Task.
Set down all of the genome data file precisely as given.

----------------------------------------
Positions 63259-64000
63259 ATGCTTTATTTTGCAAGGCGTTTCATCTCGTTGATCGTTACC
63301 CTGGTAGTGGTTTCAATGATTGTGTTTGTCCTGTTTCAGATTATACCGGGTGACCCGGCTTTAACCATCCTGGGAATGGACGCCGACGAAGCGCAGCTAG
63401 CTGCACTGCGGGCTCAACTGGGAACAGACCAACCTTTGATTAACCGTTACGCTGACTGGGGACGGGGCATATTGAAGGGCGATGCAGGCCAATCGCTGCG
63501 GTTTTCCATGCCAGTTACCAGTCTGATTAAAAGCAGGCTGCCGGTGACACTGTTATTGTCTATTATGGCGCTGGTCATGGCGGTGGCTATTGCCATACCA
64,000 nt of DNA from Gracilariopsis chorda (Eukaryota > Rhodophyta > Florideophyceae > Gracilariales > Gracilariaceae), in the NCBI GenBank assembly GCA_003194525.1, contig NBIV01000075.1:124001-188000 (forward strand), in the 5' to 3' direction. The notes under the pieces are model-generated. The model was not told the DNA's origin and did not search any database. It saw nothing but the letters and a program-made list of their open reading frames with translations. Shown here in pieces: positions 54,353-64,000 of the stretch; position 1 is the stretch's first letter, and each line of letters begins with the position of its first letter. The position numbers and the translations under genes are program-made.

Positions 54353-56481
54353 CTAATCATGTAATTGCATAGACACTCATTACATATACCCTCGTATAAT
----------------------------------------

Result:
Positions 63259-64000
63259 ATGCTTTATTTTGCAAGGCGTTTCATCTCGTTGATCGTTACC
63301 CTGGTAGTGGTTTCAATGATTGTGTTTGTCCTGTTTCAGATTATACCGGGTGACCCGGCTTTAACCATCCTGGGAATGGACGCCGACGAAGCGCAGCTAG
63401 CTGCACTGCGGGCTCAACTGGGAACAGACCAACCTTTGATTAACCGTTACGCTGACTGGGGACGGGGCATATTGAAGGGCGATGCAGGCCAATCGCTGCG
63501 GTTTTCCATGCCAGTTACCAGTCTGATTAAAAGCAGGCTGCCGGTGACACTGTTATTGTCTATTATGGCGCTGGTCATGGCGGTGGCTATTGCCATACCA
64,000 nt of DNA from Gracilariopsis chorda (Eukaryota > Rhodophyta > Florideophyceae > Gracilariales > Gracilariaceae), in the NCBI GenBank assembly GCA_003194525.1, contig NBIV01000075.1:124001-188000 (forward strand), in the 5' to 3' direction. The notes under the pieces are model-generated. The model was not told the DNA's origin and did not search any database. It saw nothing but the letters and a program-made list of their open reading frames with translations. Shown here in pieces: positions 54,353-64,000 of the stretch; position 1 is the stretch's first letter, and each line of letters begins with the position of its first letter. The position numbers and the translations under genes are program-made.

Positions 54353-56481
54353 CTAATCATGTAATTGCATAGACACTCATTACATATACCCTCGTATAAT